Groovy Historian : Stories and

Myths of Cyprus Vodcast

Five Finger Mountain

and Aphrodite and Adonis


by the Groovy Historian….

Hey there this is the Groovy Historian and I have created a short vodcast of some myths and stories of Cyprus.

Firstly I will be talking about the Five Finger Mountain known as Besparmak and how it was formed and one of the legends about the mountain which is – There wGroovy Historian and Cyprus Legendsas a very beautiful girl who lived in a village in the range of the mountains which form a backdrop of today’s Girne.  There happened to be two young men who loved this girl.  One of them was a good-hearted person and the other one was not.  They had a bet as to who would win the girl and they decided to have a duel and that it should take place on the edge of a marsh in Meserya.  The malevolent youth made a crafty plan to overcome the good-hearted one.  He wounded the good man by pulling him into the marsh.  The good-hearted youth gradually started to sink in the marshy area while he was trying to push himself out of the mud.  He raised his sword with a final effort, and as the sword slipped from his grasp, he was buried with five fingers open to the sky.  In time, the marshy area dried out and the good-hearted youth’s hand turned into mountains resembling his five fingers.

I will also be talking Aphrodite who is usually said to have been born near her chief centre of worship, Paphos, here on the island of Cyprus, which is why she is sometimes called “Cyprian”, especially in the poetic works of Sappho.  The Legend of Aphrodite and Adonis – Kinyas (Cinyas), the King of Cyprus, had a daughter who was a legendary beauty, called Smyrna.  One day her father let slip the claim that his daughter was more beautiful than the goddess Aphrodite.  When Aphrodite heard this she was angry and decided to make the king and his daughter fall in love with each other.  They both fell under the effect Aphroditeof the spell and she became pregnant by her father.  The King’s daughter, ashamed and afraid, sought refuge in a forest and the King meanwhile looked for her with the intention of murdering her.  Smyrna begged the gods and Zeus took pity on her, turning Smyrna into a myrtle tree to save her from this terrible situation.  After nine months the princess, who was pregnant when she was transformed into a tree, gave birth to her son, Adonis, by ripping apart the trunk of the tree.  The goddess Aphrodite found this beautiful baby on the trunk of the tree and took care of the child, taking him to live with her.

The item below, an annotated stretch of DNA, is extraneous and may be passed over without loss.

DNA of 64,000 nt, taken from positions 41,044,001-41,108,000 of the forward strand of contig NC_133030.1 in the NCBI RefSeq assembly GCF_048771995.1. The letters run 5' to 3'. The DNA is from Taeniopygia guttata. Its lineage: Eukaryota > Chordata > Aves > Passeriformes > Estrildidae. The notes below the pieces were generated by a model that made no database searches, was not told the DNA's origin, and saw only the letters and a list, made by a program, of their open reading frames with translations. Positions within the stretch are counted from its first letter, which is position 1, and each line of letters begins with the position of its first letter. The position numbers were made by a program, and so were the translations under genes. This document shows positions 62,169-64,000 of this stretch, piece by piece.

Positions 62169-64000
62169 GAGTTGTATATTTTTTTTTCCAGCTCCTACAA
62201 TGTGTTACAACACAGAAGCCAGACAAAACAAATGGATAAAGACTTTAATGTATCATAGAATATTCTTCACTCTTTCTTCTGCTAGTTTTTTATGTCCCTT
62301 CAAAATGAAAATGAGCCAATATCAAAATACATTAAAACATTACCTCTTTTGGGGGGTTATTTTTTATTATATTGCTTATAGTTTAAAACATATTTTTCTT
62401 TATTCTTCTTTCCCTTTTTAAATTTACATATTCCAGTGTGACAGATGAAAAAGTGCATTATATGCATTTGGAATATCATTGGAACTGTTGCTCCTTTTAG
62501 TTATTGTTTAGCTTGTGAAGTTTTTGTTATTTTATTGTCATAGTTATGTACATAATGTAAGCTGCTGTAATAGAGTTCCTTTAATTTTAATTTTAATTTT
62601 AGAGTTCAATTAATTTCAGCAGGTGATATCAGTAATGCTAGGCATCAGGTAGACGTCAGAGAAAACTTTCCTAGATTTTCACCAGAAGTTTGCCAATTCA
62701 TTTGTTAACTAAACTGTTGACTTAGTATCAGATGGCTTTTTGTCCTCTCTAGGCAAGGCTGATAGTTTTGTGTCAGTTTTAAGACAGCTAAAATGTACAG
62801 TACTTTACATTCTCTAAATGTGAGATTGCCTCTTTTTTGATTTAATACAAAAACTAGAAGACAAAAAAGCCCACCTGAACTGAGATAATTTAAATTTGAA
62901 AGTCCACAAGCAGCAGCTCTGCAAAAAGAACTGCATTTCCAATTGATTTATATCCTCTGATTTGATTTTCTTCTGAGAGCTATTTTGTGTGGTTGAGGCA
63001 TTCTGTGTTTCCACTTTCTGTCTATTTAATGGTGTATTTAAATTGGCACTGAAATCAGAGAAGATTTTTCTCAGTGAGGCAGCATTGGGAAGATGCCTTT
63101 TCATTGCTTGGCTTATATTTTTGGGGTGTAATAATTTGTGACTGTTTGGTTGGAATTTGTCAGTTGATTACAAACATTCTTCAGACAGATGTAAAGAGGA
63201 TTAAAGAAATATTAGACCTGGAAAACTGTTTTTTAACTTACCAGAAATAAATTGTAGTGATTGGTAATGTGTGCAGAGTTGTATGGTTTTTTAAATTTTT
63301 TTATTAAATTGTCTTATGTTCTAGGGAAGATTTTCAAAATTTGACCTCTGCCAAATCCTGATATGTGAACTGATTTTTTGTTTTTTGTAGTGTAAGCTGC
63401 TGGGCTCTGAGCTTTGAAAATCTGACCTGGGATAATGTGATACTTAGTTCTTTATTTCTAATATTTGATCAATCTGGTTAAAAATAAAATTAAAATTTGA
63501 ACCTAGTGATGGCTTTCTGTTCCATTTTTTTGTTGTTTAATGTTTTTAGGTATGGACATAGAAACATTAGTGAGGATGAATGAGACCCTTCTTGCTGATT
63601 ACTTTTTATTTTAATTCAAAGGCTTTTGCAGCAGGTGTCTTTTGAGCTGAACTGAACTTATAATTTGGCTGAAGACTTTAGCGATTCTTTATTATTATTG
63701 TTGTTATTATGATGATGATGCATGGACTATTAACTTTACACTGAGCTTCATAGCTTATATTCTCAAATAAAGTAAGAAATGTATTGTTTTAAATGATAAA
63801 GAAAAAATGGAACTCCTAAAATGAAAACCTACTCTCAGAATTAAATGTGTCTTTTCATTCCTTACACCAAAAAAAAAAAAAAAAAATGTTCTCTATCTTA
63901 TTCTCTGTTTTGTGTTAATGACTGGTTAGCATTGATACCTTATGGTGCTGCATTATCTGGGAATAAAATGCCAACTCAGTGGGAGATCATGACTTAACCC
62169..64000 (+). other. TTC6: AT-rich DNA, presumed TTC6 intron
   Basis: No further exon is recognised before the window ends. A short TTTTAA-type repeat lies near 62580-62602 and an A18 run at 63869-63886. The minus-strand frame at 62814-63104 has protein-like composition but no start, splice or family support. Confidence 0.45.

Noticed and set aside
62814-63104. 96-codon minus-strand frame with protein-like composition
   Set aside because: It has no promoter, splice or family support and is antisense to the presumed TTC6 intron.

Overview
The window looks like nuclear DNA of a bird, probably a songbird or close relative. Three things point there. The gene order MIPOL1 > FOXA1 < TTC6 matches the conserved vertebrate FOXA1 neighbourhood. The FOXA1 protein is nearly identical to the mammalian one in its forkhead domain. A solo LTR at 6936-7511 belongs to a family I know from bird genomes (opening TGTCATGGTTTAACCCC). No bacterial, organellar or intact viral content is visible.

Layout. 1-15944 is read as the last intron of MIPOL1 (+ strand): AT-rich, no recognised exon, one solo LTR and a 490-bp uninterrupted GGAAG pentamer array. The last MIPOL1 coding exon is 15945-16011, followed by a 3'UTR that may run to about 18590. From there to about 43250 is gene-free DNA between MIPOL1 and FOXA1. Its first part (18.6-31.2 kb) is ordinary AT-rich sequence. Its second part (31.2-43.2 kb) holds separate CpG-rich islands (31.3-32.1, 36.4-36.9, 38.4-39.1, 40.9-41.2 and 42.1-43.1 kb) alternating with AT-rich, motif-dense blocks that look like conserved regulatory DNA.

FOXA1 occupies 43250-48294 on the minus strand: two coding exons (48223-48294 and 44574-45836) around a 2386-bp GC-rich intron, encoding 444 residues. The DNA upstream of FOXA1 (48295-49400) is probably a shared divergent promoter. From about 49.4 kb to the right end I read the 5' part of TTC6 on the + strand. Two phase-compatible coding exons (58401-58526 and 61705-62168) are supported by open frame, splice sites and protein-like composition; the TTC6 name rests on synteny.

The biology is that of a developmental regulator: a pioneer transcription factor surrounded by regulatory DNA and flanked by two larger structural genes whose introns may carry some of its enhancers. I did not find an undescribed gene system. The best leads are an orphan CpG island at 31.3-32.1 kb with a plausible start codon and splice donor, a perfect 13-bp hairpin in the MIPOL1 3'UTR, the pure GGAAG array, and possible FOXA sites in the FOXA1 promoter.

As he grew up Adonis became a very handsome man, which is why the goddess Aphrodite and the goddess of the underworld, Persephone, came into conflict over him.  Zeus and Olympus ended the battle between the two goddesses by taking the decision that Adonis should live for 6 months of the year with Aphrodite and 6 months of the year with Persephone.  As he prepared to meet his lover Aphrodite, Adonis was engaging in his favourite activity, hunting, when he encountered a wild boar.  A very serious fight took place and at the end Adonis was terribly wounded.  Bleeding and in pain he attempted to reach Aphrodite but lost all his strength, collapsing to the ground and taking his final breath.  As it turned out, the life of Adonis was very brief …. like a flower.

Aphrodite could not accept his death and cried for many days.  From that time onwards, nature stepped in to make this love immortal.  The red and white anemones, a flower with a very short life span, blossom in Cyprus in the place where the one and only lover of Aphrodite, Adonis, died.   The red anemones symbolise the blood spilling from the wounds of Adonis, the white ones the tears of Aphrodite and the yellow ones represent this tragic end.

Legends text courtesy of the TRNC Office of Tourism Promotion and Marketing catalogue. To download this and other catalogues please click here

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